Google

Google Working with Univ. of Calif. on Book Search
August 11, 2006

Google showed a renewed push in its project to scan the full text of book collections throughout the world this week as the company announced a new partnership with one of the largest public university systems in the country. The University of California joined with Google in its the Google Book Search Project, to help scan millions of books, the company announced Tuesday. The support of UC and its 100 libraries across 10 campuses is expected to reinvigorate a project that has garnered much controversy since being introduced to the book industry in October 2004 at the Frankfurt Book Fair. Since December 2004, Google has worked

Reality Check
August 1, 2006

Somewhere between the ages of five and 11, kids stop reading. Well, maybe not all of them, but a recent study spearheaded by Scholastic Inc. shows that readership drops off as children age. The results show that 40 percent of kids between the ages of five and eight read for fun every day. Only 29 percent of nine- to 11-year-olds read as frequently, and that number declines sharply through age 17. Running Press Book Publishers thinks it knows why—and how to reverse this troublesome trend. Running Press, a Philadelphia-based imprint of The Perseus Books Group, will release a new young adult (YA) title, “Cathy’s

Industry Outlook Bright
August 1, 2006

Despite the predictions of gray skies that have become increasingly prevalent in forecasts for the book publishing industry, a recent survey conducted by Book Business shows that the large majority of industry executives still cast an optimistic eye toward the future. In addition, most respondents foresee a lucrative long-term future for their companies and appear unconcerned that digital-format books will eventually replace print. Sixty-eight percent of those surveyed replied they feel “optimistic” about the industry’s future and another 10 percent are “very optimistic.” Just 16 percent consider themselves to be “pessimistic.” Furthermore, these executives appear to, for the most part, have high hopes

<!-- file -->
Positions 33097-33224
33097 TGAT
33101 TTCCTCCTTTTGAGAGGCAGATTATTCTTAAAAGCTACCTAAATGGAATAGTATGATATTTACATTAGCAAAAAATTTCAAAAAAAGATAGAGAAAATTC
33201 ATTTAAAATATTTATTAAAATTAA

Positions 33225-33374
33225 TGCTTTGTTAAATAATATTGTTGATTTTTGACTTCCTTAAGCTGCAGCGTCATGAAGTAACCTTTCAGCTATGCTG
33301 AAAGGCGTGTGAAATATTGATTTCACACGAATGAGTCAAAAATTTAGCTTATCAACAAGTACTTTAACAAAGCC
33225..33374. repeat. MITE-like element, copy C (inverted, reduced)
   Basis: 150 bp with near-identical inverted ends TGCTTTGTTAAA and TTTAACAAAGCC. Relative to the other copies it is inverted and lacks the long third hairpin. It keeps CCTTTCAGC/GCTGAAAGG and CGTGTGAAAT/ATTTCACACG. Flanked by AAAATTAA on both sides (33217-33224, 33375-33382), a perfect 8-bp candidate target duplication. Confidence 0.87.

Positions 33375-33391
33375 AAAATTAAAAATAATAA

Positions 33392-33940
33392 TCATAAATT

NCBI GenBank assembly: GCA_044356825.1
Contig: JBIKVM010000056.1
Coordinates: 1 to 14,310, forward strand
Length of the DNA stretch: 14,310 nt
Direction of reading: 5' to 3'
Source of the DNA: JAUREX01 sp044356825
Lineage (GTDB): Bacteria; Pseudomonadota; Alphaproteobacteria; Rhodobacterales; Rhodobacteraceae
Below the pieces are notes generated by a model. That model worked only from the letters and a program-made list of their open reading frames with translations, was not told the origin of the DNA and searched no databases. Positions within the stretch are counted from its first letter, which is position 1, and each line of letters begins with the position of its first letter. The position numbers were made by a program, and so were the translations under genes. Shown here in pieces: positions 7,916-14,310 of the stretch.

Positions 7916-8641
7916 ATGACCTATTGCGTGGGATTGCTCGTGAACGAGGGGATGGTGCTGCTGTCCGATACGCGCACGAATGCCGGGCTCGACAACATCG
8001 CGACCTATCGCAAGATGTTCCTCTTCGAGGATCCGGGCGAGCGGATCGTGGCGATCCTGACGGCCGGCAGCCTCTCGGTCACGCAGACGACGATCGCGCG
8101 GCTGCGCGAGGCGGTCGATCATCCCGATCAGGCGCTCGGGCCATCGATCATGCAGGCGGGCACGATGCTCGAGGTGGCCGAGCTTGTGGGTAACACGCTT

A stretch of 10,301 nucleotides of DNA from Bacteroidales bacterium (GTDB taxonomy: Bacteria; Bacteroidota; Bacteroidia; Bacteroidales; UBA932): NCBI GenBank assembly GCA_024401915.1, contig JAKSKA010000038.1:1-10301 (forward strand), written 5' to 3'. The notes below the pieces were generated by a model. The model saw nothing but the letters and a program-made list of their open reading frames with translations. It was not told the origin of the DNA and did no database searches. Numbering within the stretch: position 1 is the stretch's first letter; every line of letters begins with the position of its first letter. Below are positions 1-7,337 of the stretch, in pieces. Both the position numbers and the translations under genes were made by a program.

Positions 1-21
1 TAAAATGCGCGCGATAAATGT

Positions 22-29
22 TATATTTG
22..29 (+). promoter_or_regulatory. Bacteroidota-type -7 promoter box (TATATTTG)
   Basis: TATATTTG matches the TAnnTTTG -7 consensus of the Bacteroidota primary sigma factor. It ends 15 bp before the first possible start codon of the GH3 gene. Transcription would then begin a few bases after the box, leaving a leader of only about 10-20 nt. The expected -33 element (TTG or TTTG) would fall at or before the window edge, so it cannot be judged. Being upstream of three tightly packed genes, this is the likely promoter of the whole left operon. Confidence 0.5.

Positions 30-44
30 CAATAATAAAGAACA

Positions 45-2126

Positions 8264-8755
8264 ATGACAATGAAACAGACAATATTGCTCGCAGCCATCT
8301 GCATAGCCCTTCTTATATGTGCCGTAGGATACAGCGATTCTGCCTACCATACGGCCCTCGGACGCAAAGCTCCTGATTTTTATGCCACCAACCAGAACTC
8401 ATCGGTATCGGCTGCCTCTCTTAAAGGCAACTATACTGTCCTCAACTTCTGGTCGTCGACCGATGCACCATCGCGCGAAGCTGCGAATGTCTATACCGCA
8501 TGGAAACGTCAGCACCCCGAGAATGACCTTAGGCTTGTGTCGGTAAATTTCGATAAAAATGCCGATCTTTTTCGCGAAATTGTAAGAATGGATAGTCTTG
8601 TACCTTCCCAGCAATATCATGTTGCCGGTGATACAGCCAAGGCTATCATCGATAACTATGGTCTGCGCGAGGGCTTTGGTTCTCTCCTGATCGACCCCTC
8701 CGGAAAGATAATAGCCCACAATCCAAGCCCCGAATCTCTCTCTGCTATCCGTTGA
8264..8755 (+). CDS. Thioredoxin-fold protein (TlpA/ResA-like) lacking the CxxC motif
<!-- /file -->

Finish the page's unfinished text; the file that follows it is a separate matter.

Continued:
Google Book Search Draws More Legal Action
June 9, 2006

Google’s controversial campaign to scan and digitalize library collections for online viewing on its Internet search engine continues to raise objections and claims of piracy from the publishing world. According to the Agence France-Presse news agency, another publishing group--this time French publisher La Martiniere--filed suit Tuesday against the Internet giant for indexing the company’s titles without first obtaining permission. La Martiniere, owner of France’s Le Seuil, Switzerland’s Delachaux and Niestle, and the United States’ Harry N. Abrams, contends that even if the company is only showing portions of a work online, it still constitutes an infringement of copyright. More than 100 La Martiniere books have

EXTRA! Q&A: An interview with Brian Napack, president of Holtzbrinck Publishers, on publishing’s digital future.
June 9, 2006

With a resume filled with shining examples of how to successfully combine traditional media with digital savvy-- from helping to launch Disney Interactive (now Buena Vista Games) to most recently serving as a media and entertainment expert for L.E.K. Consulting--Brian Napack seemed like a natural fit to help steer Holtzbrinck Publishers into the digital era. After month in his new role as president of the company, Napack, 44, spoke with Book Business to discuss what he has in store for the publishing giant during his tenure. Book Business: You have a long history working with both digital and traditional formats. How do you see those